wie can be translated in various ways depending on the context; it has several meanings.
I'd recommend learning wie bitte? as a fixed expression, used to ask someone to repeat something that you didn't hear, and roughly equivalent to "Excuse me? Pardon me? Come again?" or whatever it is you would say -- rather than trying to break it down into the individual words.
(Just as "Pardon" does not mean "Come" and "me" does not mean "again", just because "Pardon me?" as a whole means "Come again?" as a whole, in this context of not hearing someone.)
Oh good grief, I see just now that the English phrase to be translated here is "Please?", rather than "Pardon me?".
Apparently, the Pearson course has changed this around. The current exercise makes little sense to me.
The phrase is "Please", it wants "Biitte?,Wie bitte?" That's what I type, but it keeps telling me that I'm wrong. What gives???
No, that's not what it wants.
Those are two options it's suggesting as correct.
Pick one or the other of them. But not both at once.
If they want the "wie bitte" reply, they should be asking a different question... though in English, we say things like "Excuse me?", as well as "pardon me?" or "Say again, please?", where neither "Entschuldigung" nor "es tut mir leid" are a direct analogue. I'm glad they accept the literal, "Please" - "Bitte", though I did want to translate this in German as "Wie Bitte", as others have commented.
Agreed; "Parden?" or "Excuse me?" would be better.
But the Pearson editors apparently disagree and think that "Please?" is just fine.
Report it if you'd like.
"Please" is not accurate translation of "wie bitte" the literal translation would be "how, please?", but in reality "wie bitte" is the german way of asking someone to repeat what they've just said. anything along the lines of: "pardon me" "im sorry what?" "come again?" "one more time please", etc
From living in Germany years ago, I understand the language this way:
"Wie bitte? " = "What did you say?"
Used for the case of understanding:
For example: You would ask "Wie bitte?" if you did not understand something the German person said, such as their meaning or their instructions. = The person would then know to explain.
For the case of hearing, use:
" Was haben Sie gesagt? " = Formal " What did you say? " " Was hast du gesagt? " = informal " What did you say? "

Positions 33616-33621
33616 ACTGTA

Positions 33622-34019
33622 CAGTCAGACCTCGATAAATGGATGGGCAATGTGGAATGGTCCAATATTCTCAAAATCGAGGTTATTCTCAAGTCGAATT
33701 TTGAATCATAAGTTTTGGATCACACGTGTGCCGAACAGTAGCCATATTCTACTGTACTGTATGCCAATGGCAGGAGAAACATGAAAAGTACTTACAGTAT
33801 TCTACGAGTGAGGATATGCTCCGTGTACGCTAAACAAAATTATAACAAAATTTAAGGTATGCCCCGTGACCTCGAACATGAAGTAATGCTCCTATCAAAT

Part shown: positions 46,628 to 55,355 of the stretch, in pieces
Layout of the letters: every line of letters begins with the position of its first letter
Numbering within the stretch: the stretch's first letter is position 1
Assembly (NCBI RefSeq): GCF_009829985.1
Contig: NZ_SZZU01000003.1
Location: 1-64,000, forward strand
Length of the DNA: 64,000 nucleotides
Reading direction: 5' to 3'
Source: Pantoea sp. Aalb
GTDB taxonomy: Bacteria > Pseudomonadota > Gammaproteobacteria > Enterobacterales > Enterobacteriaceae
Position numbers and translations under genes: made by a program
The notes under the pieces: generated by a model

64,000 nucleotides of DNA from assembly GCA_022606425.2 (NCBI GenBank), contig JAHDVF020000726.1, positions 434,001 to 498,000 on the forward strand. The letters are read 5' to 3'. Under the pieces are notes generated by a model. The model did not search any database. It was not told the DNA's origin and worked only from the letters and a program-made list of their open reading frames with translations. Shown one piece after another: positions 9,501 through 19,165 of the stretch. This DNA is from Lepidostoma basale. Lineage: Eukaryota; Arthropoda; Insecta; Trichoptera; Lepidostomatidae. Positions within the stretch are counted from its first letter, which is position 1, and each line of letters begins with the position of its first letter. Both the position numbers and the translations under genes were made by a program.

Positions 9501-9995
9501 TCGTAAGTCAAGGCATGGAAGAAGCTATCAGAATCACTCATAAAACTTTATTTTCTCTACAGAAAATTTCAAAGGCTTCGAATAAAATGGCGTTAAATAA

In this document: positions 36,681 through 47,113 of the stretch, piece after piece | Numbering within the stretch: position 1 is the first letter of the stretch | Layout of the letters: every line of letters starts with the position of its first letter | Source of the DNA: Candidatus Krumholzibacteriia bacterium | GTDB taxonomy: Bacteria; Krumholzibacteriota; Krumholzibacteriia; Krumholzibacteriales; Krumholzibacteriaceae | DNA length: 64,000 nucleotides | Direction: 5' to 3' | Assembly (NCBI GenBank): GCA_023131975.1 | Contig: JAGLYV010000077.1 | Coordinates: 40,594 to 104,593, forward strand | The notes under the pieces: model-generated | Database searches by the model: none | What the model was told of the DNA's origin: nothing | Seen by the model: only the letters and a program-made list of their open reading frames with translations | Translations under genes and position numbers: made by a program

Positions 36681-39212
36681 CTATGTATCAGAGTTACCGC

For example You would ask "Was haben Sie gesagt?" if you couldn't hear what the German person was saying to you in conversation. = they would know to repeat.
Personally: I am going through this course to refresh my grammar skills.
To Duolingo: this phrase would be better if given within a context. Perhaps Duolingo could simply offer a context example - in English - as a reference (not to test student on) at this early stage of phrases, since the student understandably might have limited vocabulary & German language skill in this beginning level.
'Wie bitte?' does not mean 'Please', 'Bitte' means 'please'.
'Wie bitte!' means 'Pardon me?', 'Say again!', 'I'm sorry, could you repeat that?' or the less polite 'What did you say?' or even the impolite 'What?' and would all be much better translations.
Thylacaleo, thank you. I wish they would remove Wie bitte from this answer, as it needs context.
please means 'bitte' in german then why do we write 'please?' as 'wie bitte' does the usage of words change in a statement and in a question what is the meaning of wie?
So far im finding ALOT of german words and phrasing rely heavily on context i discussed this with a german friend and she agreed that this is mostly the case especially with the translations to english being so strange at times. The biggest floor in this app is definitely the lack of context. but if you use your head a bit and a bit of common sense its a minor issue especially if you can just accept the german your learning is correct and its the translations that really needs some work